India has been said to be condensed in the heart of its metros. All the chaos, beauty and irreverence of the multicultural masses of the country converges in the country’s urban spaces. Among these elements also star the nation’s glossed over social condition of inequality. After sitting through the panel discussion at Harsh Mander’s book launch “Looking Away: Inequality, Prejudice in New India”, one cannot but notice the stark and inherent compartmentalization of wealth that has gradually become internalized in the country post-Independence. The longest written Constitution in the world India’s democratic tome specifically reinforces the tenets of Justice, Liberty, Equality and Fraternity at the very outset. In effect, more than six decades later, the sorry state of our country’s social consciousness is put under a harsh glare in Mander’s “brave and monumental” book.
Mander, a former administrator, social activist and writer, has time and again tried to bring into focus the integral issues threatening India’s aspirations to be an economically liberal democracy. He has dedicated his life to assessing the position of our economic grass-roots in the nation’s dream for ‘development’. Mander’s publishers Speaking Tree—who had acquired Mander’s manuscript as one of their first projects—sought to bring together a panel of social thinkers and investigative minds to give the audience an introductory insight into the primary issues that are plumbed through the pages of “Looking Away”.
The panel was structured with the likes of Dr. Zoya Hasan, National Fellow at ICSSR and former Professor of Political Studies and Social Sciences at Jawaharlal Nehru University, Sir Mark Tully, author and former Bureau Chief, BBC, New Delhi and Siddharth Varadarajan, senior journalist and columnist. Moderating the discussion was Urvashi Butalia, a prominent author and literary critic heading the publishing house of Zubaan Books.
Butalia opened the discussion sharing two pertinent anecdotes with the audience where she sought to highlight the sense of entitlement the country’s urban middle class commands over the lesser strata of the slum dwellers or the immigrant workers. She spoke about how in India a man riding an SUV can justify physically assaulting a vegetable-seller because the latter was blocking the former’s path.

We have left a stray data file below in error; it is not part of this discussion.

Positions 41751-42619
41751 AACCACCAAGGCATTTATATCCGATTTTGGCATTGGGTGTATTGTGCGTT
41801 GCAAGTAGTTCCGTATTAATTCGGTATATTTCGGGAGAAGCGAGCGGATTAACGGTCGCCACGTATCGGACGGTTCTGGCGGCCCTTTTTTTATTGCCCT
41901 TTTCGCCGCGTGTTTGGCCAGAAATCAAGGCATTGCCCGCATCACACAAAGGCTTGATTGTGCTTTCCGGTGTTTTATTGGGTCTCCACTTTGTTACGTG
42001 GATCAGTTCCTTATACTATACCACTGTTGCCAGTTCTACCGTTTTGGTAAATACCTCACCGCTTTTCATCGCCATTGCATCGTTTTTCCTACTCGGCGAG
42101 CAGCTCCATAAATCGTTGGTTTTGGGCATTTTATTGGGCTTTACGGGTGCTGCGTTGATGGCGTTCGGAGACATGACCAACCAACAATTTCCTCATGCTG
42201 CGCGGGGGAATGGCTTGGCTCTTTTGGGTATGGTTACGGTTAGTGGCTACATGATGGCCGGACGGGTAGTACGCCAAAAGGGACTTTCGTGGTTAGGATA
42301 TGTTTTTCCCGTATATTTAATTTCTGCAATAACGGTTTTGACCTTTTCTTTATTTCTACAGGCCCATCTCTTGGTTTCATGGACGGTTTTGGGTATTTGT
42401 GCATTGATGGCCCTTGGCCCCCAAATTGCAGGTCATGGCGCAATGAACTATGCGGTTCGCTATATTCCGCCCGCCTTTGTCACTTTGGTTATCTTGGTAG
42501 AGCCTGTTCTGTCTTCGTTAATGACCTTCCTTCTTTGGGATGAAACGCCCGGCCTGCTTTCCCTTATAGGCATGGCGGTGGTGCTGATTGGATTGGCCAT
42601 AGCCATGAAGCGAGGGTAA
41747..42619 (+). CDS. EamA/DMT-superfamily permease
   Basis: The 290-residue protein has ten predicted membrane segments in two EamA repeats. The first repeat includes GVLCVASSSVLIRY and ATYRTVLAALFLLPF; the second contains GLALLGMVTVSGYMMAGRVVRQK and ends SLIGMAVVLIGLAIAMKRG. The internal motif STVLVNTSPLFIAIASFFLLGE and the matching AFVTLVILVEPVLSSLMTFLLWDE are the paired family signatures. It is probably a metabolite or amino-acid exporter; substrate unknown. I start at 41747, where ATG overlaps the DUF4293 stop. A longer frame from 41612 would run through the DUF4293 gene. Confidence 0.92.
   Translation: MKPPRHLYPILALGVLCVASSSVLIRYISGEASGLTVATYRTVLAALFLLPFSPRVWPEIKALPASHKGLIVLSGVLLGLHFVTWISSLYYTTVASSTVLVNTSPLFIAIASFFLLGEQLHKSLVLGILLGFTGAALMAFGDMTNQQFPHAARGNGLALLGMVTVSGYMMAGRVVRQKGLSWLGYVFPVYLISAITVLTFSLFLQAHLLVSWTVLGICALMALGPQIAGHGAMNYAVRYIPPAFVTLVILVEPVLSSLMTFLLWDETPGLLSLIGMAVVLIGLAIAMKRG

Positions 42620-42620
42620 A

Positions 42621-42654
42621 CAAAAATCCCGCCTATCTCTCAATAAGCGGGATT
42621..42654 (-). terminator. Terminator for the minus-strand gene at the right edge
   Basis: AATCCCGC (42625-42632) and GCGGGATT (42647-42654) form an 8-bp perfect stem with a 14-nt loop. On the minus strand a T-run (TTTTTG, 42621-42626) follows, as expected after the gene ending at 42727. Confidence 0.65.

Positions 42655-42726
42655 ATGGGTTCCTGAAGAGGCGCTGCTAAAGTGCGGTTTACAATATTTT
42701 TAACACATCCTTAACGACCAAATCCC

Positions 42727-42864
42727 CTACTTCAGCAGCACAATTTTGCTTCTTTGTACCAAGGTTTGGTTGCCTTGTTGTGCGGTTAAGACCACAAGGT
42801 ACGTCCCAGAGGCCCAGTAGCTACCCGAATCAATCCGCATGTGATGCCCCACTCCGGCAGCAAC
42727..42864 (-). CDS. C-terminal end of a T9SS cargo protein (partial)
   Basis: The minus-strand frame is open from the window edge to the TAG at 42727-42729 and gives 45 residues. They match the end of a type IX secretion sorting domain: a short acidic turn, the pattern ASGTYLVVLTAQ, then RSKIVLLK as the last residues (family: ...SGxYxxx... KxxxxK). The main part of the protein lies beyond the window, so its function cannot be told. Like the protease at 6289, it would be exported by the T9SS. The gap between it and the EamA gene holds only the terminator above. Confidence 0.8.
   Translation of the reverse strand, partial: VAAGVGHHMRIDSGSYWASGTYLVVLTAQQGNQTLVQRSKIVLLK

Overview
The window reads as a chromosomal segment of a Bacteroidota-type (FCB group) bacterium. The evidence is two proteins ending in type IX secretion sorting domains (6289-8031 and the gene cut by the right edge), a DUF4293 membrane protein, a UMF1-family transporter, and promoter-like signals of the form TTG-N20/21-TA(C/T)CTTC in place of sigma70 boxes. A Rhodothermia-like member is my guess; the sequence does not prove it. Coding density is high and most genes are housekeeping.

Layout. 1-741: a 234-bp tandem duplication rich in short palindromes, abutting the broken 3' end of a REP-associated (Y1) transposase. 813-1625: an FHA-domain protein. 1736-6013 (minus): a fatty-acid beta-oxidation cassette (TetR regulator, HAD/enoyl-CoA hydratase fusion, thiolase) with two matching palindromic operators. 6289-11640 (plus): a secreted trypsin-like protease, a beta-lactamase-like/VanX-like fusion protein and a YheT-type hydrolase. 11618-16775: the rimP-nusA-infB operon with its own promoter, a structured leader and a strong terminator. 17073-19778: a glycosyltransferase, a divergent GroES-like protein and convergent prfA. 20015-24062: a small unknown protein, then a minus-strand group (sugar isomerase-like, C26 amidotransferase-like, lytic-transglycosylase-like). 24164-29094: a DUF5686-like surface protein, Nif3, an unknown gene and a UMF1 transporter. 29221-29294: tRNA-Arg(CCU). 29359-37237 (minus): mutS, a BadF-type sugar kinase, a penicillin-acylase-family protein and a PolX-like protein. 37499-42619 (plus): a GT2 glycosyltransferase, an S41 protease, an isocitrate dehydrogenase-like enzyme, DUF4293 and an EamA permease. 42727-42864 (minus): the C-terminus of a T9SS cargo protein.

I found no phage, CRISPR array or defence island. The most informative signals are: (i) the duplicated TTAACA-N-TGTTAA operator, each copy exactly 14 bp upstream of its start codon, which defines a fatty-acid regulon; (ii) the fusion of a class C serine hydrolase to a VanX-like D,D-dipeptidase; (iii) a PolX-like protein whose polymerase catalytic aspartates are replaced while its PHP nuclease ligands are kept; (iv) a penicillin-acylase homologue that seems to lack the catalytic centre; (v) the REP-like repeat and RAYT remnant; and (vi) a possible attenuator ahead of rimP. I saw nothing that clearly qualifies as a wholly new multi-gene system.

Mander was routinely asked about how the idea of the book germinated for him, to which he sketched a trajectory of the country’s growing gap of social and economic divide since his childhood. The author reflected on how the flagrant exhibition of wealth that is a part of the contemporary urban elite’s mindset was missing even a few decades back. Mander linked the rise in inequality in the country to the freeing of markets by the Congress government in the early 1990s. He added that what worries him was not simply the fact of inequality cleaving the country but the indifference of the middle classes towards the poor. The open prejudices that the nation ascribes to economic status is gaining currency among the middle classes leading to an alarming legitimization of the facts of poverty. The author in his book dwells on Noam Chomsky’s idea of ‘social protection’ which should be a basis for any progressive civilization, yet in today’s India the traits of public compassion are increasingly being viewed as “subversive” and even “dangerous”. Giving momentum to this social pattern Modi’s sweeping electoral win in 2014 provoked the author to re-examine the inter-connected issues of inequality, socio-economic prejudice and the subsequent normalization of the poverty surrounding us, and what it could mean for us a nation in the future.